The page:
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Political Parties and the Business Cycle in the United States, 1948-1984

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  • Alesina, Alberto
  • Sachs, Jeffrey

Abstract

This paper tests the existence and the extent of a politically induced busi ness cycle in the United States in the post-World War II period. The cycle described in this paper is quite different from the traditional "political business cycle" of William Nordhaus. It is based upon t he assumption that Republican and Democratic administrations have fol lowed systematically different monetary policies. The empirical impli cations of the theory are supported by the data. Copyright 1988 by Ohio State University Press.

Suggested Citation

  • Alesina, Alberto & Sachs, Jeffrey, 1988. "Political Parties and the Business Cycle in the United States, 1948-1984," Journal of Money, Credit and Banking, Blackwell Publishing, vol. 20(1), pages 63-82, February.
  • Handle: RePEc:mcb:jmoncb:v:20:y:1988:i:1:p:63-82
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    References listed on IDEAS

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    1. Taylor, John B, 1980. "Aggregate Dynamics and Staggered Contracts," Journal of Political Economy, University of Chicago Press, vol. 88(1), pages 1-23, February.
    2. Hibbs, Douglas A., 1977. "Political Parties and Macroeconomic Policy," American Political Science Review, Cambridge University Press, vol. 71(4), pages 1467-1487, December.
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    4. Abrams, Richard K & Froyen, Richard & Waud, Roger N, 1980. "Monetary Policy Reaction Functions, Consistent Expectations, and the Burns Era," Journal of Money, Credit and Banking, Blackwell Publishing, vol. 12(1), pages 30-42, February.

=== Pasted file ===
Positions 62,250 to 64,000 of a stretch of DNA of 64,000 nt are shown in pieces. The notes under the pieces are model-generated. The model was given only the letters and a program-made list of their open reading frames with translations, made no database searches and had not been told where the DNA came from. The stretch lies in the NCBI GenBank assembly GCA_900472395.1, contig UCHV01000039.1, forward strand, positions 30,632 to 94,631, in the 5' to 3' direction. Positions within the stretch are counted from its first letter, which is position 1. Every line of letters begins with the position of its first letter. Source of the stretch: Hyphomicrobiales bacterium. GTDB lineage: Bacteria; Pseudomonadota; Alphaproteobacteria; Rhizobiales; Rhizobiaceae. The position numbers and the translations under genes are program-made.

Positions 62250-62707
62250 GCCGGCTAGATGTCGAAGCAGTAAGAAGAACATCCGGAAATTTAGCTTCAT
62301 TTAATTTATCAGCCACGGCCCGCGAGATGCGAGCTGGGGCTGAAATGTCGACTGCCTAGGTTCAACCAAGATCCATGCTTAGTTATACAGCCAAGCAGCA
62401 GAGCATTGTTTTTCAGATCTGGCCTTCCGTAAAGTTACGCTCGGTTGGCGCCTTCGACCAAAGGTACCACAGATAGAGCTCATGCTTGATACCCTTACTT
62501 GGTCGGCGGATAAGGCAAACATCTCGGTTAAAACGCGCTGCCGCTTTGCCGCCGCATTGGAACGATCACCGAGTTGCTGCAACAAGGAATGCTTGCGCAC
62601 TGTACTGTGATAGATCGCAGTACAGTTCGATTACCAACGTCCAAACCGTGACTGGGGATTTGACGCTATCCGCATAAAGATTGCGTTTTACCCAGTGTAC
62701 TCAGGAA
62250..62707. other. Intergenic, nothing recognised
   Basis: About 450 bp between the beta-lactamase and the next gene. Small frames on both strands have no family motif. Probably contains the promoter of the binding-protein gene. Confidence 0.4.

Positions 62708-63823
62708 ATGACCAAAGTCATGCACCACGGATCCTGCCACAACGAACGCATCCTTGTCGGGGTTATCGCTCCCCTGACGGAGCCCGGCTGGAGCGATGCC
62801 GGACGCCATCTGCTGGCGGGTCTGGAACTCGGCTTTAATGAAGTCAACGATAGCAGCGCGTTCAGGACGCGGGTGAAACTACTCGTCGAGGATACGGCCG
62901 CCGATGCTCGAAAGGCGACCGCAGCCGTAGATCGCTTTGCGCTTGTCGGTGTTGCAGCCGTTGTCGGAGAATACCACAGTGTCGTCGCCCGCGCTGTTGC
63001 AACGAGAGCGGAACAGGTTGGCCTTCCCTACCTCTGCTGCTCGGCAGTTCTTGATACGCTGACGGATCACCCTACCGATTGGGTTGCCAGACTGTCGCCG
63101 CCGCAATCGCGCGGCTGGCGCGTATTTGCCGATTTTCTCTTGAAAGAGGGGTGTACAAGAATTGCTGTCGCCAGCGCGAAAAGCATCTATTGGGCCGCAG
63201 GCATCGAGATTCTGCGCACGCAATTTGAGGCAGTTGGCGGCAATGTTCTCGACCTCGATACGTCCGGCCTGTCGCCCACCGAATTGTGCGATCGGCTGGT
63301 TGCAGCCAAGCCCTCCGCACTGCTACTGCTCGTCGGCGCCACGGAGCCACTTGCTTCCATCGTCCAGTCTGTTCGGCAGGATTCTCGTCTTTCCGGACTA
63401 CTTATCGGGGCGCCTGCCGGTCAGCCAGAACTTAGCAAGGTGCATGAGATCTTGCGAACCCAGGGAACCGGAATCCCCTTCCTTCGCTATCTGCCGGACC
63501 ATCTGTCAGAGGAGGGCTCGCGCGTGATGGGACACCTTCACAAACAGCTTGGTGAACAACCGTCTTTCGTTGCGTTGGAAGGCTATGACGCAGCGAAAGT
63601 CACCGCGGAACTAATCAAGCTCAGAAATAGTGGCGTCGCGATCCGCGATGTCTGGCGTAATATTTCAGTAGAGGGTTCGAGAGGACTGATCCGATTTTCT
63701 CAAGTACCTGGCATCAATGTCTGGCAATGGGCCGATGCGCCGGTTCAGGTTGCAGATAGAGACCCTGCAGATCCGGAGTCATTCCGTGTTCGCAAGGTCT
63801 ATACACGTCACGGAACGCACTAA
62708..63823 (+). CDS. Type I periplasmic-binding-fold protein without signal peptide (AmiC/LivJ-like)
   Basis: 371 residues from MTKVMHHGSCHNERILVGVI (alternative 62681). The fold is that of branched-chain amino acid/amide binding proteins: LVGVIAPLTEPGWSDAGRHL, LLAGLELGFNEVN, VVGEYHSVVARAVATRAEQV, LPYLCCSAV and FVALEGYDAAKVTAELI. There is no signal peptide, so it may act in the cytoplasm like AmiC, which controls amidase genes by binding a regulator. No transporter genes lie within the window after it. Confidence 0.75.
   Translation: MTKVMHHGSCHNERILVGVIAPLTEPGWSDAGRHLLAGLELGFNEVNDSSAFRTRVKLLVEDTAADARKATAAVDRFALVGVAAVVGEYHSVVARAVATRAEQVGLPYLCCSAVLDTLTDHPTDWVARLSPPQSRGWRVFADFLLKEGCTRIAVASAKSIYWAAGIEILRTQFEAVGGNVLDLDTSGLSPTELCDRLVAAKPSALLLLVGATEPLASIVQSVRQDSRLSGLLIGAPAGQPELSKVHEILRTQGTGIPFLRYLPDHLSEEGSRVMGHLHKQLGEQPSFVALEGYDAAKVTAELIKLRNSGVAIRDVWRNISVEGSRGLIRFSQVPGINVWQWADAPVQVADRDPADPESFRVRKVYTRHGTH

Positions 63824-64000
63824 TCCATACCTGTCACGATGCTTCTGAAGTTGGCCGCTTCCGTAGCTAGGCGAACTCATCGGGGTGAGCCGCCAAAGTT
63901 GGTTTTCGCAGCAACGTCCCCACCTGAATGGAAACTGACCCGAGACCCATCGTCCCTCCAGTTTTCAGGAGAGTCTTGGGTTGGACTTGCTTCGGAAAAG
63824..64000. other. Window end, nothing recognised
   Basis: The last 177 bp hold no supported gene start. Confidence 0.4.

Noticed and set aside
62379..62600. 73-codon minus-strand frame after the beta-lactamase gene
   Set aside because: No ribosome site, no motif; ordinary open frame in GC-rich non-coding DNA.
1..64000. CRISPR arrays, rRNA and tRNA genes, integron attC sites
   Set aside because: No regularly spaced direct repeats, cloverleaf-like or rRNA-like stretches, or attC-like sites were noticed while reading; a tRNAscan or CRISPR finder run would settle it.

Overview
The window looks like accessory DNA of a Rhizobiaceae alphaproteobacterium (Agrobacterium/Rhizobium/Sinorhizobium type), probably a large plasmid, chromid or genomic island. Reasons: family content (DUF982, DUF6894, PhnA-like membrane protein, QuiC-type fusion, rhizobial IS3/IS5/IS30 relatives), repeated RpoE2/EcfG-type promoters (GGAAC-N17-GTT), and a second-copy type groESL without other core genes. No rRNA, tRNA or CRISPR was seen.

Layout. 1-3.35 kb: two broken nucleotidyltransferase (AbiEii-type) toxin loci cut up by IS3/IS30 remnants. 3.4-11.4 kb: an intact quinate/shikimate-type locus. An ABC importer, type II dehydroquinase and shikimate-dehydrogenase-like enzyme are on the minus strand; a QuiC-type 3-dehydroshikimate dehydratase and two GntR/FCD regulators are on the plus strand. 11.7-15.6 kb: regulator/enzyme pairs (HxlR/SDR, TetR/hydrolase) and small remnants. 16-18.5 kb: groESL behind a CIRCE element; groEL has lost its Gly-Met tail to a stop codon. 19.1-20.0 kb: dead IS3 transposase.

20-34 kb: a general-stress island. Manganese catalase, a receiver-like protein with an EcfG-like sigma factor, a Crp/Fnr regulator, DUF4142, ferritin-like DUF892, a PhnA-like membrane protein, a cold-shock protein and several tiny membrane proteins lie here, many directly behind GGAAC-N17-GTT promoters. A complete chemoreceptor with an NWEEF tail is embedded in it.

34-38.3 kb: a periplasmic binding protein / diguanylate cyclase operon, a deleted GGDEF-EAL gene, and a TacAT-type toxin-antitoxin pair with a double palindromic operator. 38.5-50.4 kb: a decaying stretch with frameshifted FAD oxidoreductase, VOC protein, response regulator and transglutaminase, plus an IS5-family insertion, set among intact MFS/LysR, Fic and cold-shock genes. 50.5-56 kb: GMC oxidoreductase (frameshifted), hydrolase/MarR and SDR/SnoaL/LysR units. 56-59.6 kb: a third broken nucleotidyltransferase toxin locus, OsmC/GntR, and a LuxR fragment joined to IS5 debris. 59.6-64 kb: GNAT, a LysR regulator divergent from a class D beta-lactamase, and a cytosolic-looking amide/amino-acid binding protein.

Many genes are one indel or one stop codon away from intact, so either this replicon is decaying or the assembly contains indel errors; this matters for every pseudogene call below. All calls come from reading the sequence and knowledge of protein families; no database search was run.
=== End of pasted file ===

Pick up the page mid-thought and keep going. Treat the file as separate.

5. Alberto Alesina, 1987. "Macroeconomic Policy in a Two-Party System as a Repeated Game," The Quarterly Journal of Economics, Oxford University Press, vol. 102(3), pages 651-678.
    6. Barro, Robert J, 1978. "Unanticipated Money, Output, and the Price Level in the United States," Journal of Political Economy, University of Chicago Press, vol. 86(4), pages 549-580, August.
    7. Allen, Stuart D, 1986. "The Federal Reserve and the Electoral Cycle: A Note," Journal of Money, Credit and Banking, Blackwell Publishing, vol. 18(1), pages 88-94, February.
    8. Weintraub, Robert E., 1978. "Congressional supervision of monetary policy," Journal of Monetary Economics, Elsevier, vol. 4(2), pages 341-362, April.
    9. Chappell, Henry W, Jr & Keech, William R, 1986. "Party Differences in Macroeconomic Policies and Outcomes," American Economic Review, American Economic Association, vol. 76(2), pages 71-74, May.
    10. William D. Nordhaus, 1975. "The Political Business Cycle," Review of Economic Studies, Oxford University Press, vol. 42(2), pages 169-190.
    11. Kydland, Finn E & Prescott, Edward C, 1977. "Rules Rather Than Discretion: The Inconsistency of Optimal Plans," Journal of Political Economy, University of Chicago Press, vol. 85(3), pages 473-491, June.
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